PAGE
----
He called for increased political collaboration between MICs and for the adoption by MICs of global solidarity mechanisms. In particular, he said MICs should invest more in terms of financial, scientific and political resources for needs-driven innovations.
A stronger ownership of organisations like the WHO by MICs – in which they could contribute funding, and support programmes that they need – would be helpful, he said.
Mirza deplored that MICs are not stepping up their engagement in WHO, such as in the Consultative Expert Working Group on Research and Development: Financing and Coordination.
“We do not see contributions from MICs,” he said, although they see the problems, recognise it and “fight it very well” in multilateral fora. They are not “taking the bull by the horns,” he said.
It is important to define success, he said. “How do we define success for a growing pharmaceutical industry in developing countries?” Mirza asked. Some 80 percent of anti-retroviral drugs in the African continent come from India, he said. However, according to UNAIDS, 64 percent of HIV patients in India do not have access to first line anti-retroviral drugs, he said, qualifying the situation as “very tragic.”
He gave a similar example for Nigeria which have some 200 pharmaceutical companies and where some 80 percent of HIV patients in Nigeria do not have access to anti-retroviral medicines.
The situation for vaccines is even worse, he said, adding “the existing way or public policy formulation” in the area of innovation and access to medicines “has to go a long way.”
Ebola, Illustrative of Market Failure
Kieny presented recent developments on the quest for Ebola treatments and vaccines (IPW, Public Health, 24 October 2014). She said the research on the Ebola virus was sponsored in some countries, such as the United States and in Canada for many years by their defence sectors. Those countries considered Ebola as a possible bio threat so there was significant investment to develop counter measures to protect domestic interests should any terrorist group want to use the Ebola virus as a biological threat, she said.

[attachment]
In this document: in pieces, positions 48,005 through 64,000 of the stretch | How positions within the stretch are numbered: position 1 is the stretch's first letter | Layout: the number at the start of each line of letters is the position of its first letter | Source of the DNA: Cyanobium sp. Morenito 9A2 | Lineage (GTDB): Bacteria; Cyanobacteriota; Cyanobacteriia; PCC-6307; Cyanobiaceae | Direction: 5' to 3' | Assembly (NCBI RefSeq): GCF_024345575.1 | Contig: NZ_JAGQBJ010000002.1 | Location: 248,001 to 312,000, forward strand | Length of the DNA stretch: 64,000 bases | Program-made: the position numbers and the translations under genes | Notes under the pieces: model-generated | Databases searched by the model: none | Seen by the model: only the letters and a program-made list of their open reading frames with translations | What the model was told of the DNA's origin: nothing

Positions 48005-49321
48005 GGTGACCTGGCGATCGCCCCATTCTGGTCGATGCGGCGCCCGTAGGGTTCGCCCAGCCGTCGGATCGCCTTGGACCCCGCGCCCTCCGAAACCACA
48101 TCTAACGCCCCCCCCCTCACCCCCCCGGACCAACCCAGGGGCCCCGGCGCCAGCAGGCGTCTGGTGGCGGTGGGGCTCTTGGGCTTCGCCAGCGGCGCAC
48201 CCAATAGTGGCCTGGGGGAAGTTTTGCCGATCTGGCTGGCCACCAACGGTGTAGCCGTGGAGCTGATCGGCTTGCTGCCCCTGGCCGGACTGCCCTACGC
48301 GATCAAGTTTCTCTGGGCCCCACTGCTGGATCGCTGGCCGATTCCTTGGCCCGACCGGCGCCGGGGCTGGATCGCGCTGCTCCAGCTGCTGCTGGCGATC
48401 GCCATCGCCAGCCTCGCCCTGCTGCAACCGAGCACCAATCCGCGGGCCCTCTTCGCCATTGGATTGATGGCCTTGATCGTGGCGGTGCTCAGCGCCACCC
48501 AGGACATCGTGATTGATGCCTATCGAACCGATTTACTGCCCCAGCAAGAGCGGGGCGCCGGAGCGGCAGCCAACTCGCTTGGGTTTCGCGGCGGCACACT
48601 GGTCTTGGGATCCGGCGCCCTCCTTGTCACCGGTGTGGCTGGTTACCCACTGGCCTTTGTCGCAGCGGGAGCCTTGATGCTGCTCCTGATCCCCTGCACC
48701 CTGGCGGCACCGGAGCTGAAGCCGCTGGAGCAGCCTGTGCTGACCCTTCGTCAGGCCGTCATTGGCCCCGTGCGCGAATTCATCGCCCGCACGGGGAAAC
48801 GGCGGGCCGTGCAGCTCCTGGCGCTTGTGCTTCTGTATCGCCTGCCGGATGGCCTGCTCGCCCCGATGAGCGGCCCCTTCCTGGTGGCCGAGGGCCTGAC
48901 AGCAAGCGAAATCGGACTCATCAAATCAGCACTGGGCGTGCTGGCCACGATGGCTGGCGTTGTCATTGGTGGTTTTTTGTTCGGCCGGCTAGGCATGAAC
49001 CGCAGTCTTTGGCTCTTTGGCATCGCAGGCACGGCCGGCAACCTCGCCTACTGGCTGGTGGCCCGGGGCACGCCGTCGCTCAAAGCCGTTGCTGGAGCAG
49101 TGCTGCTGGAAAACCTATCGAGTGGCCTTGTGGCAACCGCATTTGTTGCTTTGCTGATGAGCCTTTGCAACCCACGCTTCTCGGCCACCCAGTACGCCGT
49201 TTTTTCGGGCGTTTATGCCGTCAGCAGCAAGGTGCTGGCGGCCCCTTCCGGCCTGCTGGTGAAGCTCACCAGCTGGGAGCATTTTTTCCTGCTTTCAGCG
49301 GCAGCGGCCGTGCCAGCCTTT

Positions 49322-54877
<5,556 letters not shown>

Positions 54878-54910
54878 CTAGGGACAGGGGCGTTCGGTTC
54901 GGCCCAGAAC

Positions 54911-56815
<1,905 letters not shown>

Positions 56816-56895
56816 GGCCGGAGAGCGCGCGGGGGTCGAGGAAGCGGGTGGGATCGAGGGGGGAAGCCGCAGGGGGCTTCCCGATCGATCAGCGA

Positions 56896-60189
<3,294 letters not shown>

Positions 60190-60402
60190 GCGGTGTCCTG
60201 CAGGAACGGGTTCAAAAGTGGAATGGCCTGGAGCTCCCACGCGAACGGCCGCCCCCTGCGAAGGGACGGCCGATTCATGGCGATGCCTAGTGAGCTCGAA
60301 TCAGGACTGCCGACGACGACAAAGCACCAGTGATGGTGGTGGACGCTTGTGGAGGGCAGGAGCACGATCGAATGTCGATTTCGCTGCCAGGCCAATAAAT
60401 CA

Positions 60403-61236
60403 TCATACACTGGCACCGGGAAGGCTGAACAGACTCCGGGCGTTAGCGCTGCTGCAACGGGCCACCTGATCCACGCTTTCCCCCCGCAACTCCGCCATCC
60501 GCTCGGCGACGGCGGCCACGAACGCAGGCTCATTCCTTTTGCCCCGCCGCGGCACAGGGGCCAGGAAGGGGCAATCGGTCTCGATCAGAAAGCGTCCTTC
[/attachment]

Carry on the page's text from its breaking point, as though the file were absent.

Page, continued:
Because of those initial investments by defence sectors, “we had at least candidate vaccines” near their term, she said, but most of them had not undergone clinical trials in humans. Some of those candidate vaccines had been there for nearly ten years, she said. The vaccine from Canada was first tested in animals back in 2004.
In the context of rare diseases affecting mainly poor people, mostly in remote places and villages, such as Ebola, there is no market and no prospect of revenues for the pharmaceutical industry to develop new interventions for the prevention and therapy of infectious diseases, or health problems in general, she said.
Two candidates vaccines are currently being tested, she said, the rVsV-ZEBOV (called the Canadian vaccine) and the ChAd3-ZEBOV developed by GlaxoSmithKline in cooperation with the US National Institutes of Health.
Kieny wrote a commentary on the WHO website explaining “Why I am volunteering to test the Ebola vaccine.”
MICs Growing Global Importance, National Experiences
Joseph Damond, senior vice-president international for the Biotechnology Industry Organization, said two-thirds of biotech drugs in the pipeline are coming from small companies.
Emerging countries have an increasing role in the global economic ecosystem, he said. Among the factors that drive success, he cited human capital, IP protection, technology transfer from academia to commercialisation, and legal certainty.
Patent policies strongly affect how quickly new drugs can be launched, he said, citing a recent study, which also found, according to Damond, that strong pharmaceutical price regulations can significantly delay the launch of new drugs.